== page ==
I recently acquired Eigil Knuth’s edition of Âlut Kangermio: K’avdlunâtsianik (Aron from Kangek’: The Norsemen and the Skraelings). The backstory is what caught my attention. In 1858, Aron, a hunter in Southwestern Greenland, contracted tuberculosis and, while he was confined to bed, he collected the oral stories passed down in Greenland concerning the vikings. Aron eventually succumbed to tuberculosis, and 100 years later, Eigil Knuth published the stories the hunter had collated and illustrated. It’s a trilingual edition and the only one in my collection that contains English, Danish, and Greenlandic.

And your favorite book in your collection?

I’m going to cheat and pick two favorite books because they go together. The first is N.F.S. Grundtvig’s Bjowulfs Drape: Et gothisk helte-digt fra forrige aar-tusinde (Beowulf’s Epic: A gothic heroic poem from the last millenium). This is the first translation of Beowulf into any modern language and is only preceded by Thorkelin’s terrible 1815 edition and translation into Latin. In this 1820 edition, Grundtvig uses and corrects Thorkelin’s translation and produces a modern Danish edition of the poem. However, this isn’t a typical translation and is instead based on Grundtvig’s national romantic mindset, causing critics to fault it. This leads me to my second book, which is Grundtvig’s 1865 edition of Bjovulus-Drapen: Et Høinordisk Heltedigt Fra Auguls-Tungen (Beowulf’s Epic: An Old Norse heroic poem from the old tongue). After the criticisms Grundtvig received from his first edition, he went back and retranslated the poem. So while this is understood as the second edition of his Beowulf translation, it might be more accurate to say that this is the first edition of his re-translation and issuance of the story. In the 45 years between his two editions, an Old English dictionary had been published, and he used that to correct his first translation and publish his second version in Danish.

Best bargain you’ve found?

My favorite surprise was finding a first-edition copy of Gisli Saga illustrated by the American painter and printmaker Rockwell Kent for only $30! There are these incredible, dramatic black-and-white chapter headpieces throughout. He illustrated both Gisli Saga and Beowulf in the 1930s.

How about The One that Got Away?

I had an opportunity to purchase Rockwell Kent’s illustration of Beowulf (1932) but I wasn’t quite fast enough and the edition got snapped up by a library in Denmark!

What would be the Holy Grail for your collection?

That would probably be H. Peder Claussøn’s 1633 edition of Norske Kongers Chronica. It’s the first translation of Snorri Sturluson’s Heimskringla, making it unfortunately (at least from my point of view) very rare and expensive. On the other hand, what happens if you achieve your Holy Grail? Then I suppose I’d need to find something else to yearn after.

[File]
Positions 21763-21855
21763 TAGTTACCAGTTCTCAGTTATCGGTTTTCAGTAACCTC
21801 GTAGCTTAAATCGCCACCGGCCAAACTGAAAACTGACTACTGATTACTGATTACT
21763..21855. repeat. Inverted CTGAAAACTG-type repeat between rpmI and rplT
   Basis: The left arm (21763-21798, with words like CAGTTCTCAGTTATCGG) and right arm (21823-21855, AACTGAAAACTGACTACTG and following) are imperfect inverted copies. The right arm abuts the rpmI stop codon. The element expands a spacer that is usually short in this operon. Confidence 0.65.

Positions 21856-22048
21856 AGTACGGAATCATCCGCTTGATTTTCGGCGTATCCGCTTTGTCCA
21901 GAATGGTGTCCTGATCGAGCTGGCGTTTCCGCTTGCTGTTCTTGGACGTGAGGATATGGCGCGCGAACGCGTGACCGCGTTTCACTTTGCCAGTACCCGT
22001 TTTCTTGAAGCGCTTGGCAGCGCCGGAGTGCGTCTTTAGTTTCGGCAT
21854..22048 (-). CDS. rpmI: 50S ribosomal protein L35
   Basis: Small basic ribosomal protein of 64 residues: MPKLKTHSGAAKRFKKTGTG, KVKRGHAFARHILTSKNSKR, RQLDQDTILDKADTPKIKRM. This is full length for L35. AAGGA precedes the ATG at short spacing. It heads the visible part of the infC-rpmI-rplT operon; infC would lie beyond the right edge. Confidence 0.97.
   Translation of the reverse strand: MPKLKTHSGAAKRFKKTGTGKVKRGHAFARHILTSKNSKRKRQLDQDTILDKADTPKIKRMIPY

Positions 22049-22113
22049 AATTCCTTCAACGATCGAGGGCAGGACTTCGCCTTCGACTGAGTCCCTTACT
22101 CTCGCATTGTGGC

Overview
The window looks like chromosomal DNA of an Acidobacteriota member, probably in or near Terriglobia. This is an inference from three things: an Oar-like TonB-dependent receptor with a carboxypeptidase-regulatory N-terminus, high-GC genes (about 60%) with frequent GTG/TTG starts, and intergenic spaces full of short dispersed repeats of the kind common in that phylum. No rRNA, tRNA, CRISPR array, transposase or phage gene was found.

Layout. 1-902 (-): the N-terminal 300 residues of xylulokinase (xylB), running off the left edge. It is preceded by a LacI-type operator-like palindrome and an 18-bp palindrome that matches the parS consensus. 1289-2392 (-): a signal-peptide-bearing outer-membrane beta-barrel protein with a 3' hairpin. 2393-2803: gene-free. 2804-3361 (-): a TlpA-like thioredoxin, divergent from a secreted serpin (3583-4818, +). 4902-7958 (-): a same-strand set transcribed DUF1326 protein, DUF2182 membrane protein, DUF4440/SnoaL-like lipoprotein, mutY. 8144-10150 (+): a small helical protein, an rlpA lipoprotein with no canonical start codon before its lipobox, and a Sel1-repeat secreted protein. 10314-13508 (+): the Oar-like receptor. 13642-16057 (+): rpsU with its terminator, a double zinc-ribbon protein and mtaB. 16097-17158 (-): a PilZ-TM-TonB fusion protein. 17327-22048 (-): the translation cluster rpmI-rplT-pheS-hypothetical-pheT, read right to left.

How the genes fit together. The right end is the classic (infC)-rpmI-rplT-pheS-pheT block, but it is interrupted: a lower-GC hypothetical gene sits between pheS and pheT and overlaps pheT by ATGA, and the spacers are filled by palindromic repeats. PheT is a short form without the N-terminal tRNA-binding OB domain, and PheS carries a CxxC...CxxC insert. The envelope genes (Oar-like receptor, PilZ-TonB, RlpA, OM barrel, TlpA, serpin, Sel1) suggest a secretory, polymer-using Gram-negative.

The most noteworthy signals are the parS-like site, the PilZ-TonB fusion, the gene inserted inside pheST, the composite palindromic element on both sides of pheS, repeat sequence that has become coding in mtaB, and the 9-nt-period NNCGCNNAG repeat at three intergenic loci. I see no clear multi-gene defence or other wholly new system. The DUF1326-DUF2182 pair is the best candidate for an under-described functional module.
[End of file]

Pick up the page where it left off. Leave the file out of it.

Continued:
Who is your favorite bookseller / bookstore?

I absolutely love the Book Barn in Niantic, Ct. You never know what you’ll find in there and the stores are all sorted by genre. Plus, there are all the book store cats who are always willing to say hello! But I love walking into antiquarian bookstores; there is always the feeling that you will stumble over the next great find, the palimpsest, the lost Reformation print banished and burned by the Church, or your favorite childhood book long lost!

What would you collect if you didn’t collect books?

That would probably be propaganda posters. They’re incredibly fascinating for the way they direct public opinion. The images of Uncle Sam pointing and saying “I Want You For U.S. Army” or the strong female war production worker saying “We Can Do It!” are still pervasive in American society many decades after their creation. Even if I don’t describe what they look like, the slogan alone is likely enough to have their images spring to mind. Propaganda is a powerful tool.

Troy: myth and reality at the British Museum is the first major Troy exhibition in the UK. While it concentrates on pottery, weaponry, and sculpture to tell the story of the Trojan War and its legacy in around 300 objects, the show also features a wealth of literary treasures associated with the well known legends as well as the discoveries made by archaeologist Heinrich Schliemann in Turkey in the 1870s.

The two oldest written pieces date to the 1st century AD, part of a papyrus manuscript of the Odyssey with passages from book 3 annotated by ancient scholars, and from the same period, again on papyrus, a school pupil has written line 2601 from The Aeneid seven times in practice, “non tibi Tyndaridis facies inuisa Lacaenae,” referring to the role of Helen in the downfall of Troy ("not for you the hated face of the Laconian women, daughter of Tyndareus"). More pupil exercises are featured on a wooden board dating back to the Roman occupation of Egypt in the 5th century AD. These are also lines from the Iliad celebrating the joys of drinking. As historian Bettany Hughes says in her book, Helen of Troy: Goddess, Princess, Whore, it resembles a “swinging, Wild West saloon sign.”